Love Actually – the modern Christmas Classic that’s right up there with Elf, Home Alone and Miracle on 34th Street at the top of my festive film repertoire. Shouting “I’m Colin Frissell and I’ve got a big KNOB” along with baby-faced Kris Marshall is as much a Yuletide tradition for me as Bucks Fizz for breakfast. (Yes, I do that. Happy hour’s all day on the 25th…)
Watching love blossom at Christmas time and rooting for the ‘guy to get the girl’ is what makes the film a firm, festive favourite, but it’s not Jamie and Aurelia, the Prime Minister and his Natalie, Rowan Atkinson and that damn sprig of lavender, little Sam and the American girl with a better voice than 2014 Mariah that makes me truly appreciate the magic of love and Christmas. It’s Sarah and Karl’s story that really resonates with me.
Apart from crying to the sound of Joni Mitchell narrating Emma Thompson’s marriage breakdown (that necklace was vile anyway!) it’s the all consuming commitment Sarah has to her brother in care that leaves me wracked with sobs and I’m drawn more and more to this heartbreaking yet inspiring story each year. The reality is, Sarah is a satellite Carer – she doesn’t live with her brother but that doesn’t stop her from feeling solely responsible for his general and emotional well-being, which is something I understand all too well.
Caring is something that has to be experienced to be understood. I can’t count how many time I screamed at my screen for Sarah to turn her phone onto silent (that ringtone though…). “Just ignore it! Have sex with Karl the Bronzed Adonis” I used to shout. But it really isn’t that easy, even when you have a half naked, perfectly toned Brazilian in your bed (not that I’ve ever had the pleasure…). You feel entirely responsible for this person that depends on you completely; they come first and, if you’re honest, you’re glad that you’re there to provide the loving care they so desperately need.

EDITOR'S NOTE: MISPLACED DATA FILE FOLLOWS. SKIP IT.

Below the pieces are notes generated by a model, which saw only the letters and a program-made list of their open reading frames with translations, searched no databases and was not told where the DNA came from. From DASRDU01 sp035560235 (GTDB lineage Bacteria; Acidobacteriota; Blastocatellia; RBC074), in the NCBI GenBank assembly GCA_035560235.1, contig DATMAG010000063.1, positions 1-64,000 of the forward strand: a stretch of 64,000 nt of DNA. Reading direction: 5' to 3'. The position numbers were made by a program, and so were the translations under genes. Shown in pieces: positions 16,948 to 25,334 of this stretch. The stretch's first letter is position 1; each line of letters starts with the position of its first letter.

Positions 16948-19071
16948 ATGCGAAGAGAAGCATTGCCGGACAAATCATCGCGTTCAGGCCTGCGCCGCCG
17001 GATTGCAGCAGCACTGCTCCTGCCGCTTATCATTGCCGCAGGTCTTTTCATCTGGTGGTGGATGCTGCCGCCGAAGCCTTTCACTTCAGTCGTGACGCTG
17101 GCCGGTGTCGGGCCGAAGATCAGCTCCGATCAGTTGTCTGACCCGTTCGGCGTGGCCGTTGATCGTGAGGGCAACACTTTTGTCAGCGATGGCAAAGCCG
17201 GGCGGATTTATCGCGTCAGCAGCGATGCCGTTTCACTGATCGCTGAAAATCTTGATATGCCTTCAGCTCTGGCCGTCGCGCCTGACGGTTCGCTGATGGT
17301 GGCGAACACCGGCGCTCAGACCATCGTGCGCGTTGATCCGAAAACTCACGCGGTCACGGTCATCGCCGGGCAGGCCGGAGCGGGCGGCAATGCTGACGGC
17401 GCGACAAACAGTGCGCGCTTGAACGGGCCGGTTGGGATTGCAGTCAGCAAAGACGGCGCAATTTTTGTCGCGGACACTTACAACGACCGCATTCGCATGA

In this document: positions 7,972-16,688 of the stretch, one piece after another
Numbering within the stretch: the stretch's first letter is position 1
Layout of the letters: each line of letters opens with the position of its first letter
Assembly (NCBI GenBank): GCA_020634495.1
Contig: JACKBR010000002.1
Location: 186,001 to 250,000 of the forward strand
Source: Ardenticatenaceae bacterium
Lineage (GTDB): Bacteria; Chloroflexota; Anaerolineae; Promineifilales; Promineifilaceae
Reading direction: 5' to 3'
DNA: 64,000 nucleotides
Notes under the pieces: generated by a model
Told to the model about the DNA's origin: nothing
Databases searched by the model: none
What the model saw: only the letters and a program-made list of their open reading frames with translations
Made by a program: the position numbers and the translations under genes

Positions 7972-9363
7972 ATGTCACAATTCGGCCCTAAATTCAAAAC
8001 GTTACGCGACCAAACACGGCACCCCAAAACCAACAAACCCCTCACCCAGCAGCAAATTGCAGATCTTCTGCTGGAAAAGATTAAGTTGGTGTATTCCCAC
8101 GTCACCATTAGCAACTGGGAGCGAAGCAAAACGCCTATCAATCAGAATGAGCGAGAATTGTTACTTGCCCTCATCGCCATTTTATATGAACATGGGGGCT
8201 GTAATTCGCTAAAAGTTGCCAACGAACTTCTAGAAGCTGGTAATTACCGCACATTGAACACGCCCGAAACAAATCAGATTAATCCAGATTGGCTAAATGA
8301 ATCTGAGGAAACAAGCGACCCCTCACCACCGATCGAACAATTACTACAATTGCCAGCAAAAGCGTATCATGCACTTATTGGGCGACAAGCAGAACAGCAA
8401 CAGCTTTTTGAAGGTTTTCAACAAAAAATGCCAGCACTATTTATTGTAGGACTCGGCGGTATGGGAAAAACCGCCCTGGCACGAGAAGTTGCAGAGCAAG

Although Christmas is generally a time to get wrapped up (badum-tish!) in magic and wonder, it’s also the perfect time to evaluate life and love, something that the Sarah and Karl story encapsulates perfectly. Life isn’t straightforward and love isn’t always found under the mistletoe at the office Christmas party; sometimes it’s right in front of you. Caring for a loved one is exhausting and exasperating, but is love at it’s purest. Most people say that the Sarah/Karl doomed love story is the saddest part of the film but, while I agree that she DEFINITELY deserved a slice of that walking caramel pie, it’s a story of realistic, true love; love between siblings that is as solid as Karl’s rockhard abs (I mean… COME ON!).
After all, there’s little ‘worse than the total agony of being in love’.